Boundary Marker Northeast #2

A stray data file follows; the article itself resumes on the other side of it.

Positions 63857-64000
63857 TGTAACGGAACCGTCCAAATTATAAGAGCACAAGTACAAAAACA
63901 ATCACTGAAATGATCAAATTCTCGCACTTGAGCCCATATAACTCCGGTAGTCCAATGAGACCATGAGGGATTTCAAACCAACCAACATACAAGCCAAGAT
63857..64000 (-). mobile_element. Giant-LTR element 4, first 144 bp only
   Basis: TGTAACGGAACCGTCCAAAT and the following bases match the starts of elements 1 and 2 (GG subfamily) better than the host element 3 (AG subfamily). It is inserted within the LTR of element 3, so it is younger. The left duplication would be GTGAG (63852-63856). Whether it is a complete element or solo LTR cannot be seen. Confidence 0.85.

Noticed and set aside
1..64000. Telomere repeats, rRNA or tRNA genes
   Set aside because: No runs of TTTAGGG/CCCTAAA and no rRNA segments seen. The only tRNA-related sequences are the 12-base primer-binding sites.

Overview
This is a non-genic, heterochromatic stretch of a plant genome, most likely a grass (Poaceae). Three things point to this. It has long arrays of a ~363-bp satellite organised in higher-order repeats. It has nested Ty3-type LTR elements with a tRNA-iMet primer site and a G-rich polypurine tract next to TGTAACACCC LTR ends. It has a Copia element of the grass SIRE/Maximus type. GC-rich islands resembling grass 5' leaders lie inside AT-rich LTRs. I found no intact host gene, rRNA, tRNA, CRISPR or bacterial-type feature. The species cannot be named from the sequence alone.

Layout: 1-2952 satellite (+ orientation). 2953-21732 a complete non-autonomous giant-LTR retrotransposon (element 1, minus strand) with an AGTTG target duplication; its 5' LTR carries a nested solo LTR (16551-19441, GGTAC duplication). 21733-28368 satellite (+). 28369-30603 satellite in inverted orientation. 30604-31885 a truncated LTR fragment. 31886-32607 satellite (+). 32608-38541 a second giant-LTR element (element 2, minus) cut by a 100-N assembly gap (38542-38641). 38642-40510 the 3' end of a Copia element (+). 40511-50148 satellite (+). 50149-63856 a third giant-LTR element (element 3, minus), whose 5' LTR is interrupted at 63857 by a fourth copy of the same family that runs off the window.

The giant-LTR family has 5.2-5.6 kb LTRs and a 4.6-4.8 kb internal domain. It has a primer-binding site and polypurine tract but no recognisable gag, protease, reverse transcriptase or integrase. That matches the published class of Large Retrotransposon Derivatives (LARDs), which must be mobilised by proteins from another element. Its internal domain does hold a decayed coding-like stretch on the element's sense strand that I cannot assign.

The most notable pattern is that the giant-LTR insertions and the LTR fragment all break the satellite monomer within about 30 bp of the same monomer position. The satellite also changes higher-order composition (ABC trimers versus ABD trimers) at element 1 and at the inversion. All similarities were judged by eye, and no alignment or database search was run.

The Boundary Markers of the Original District of Columbia are the 40 milestones that mark the four lines forming the boundaries between the states of Maryland and Virginia and the square of 100 square miles (259 km²) of federal territory that became the District of Columbia in 1801. A survey team led by Major Andrew Ellicott placed these markers in 1791 and 1792; among Ellicott's assistants was astronomer and surveyor Benjamin Banneker. Today, 36 of the original marker stones survive as the oldest federally placed monuments in the United States. Due to the return of the portion of the District south and west of the Potomac River to Virginia in 1846, some of these markers are now within Virginia.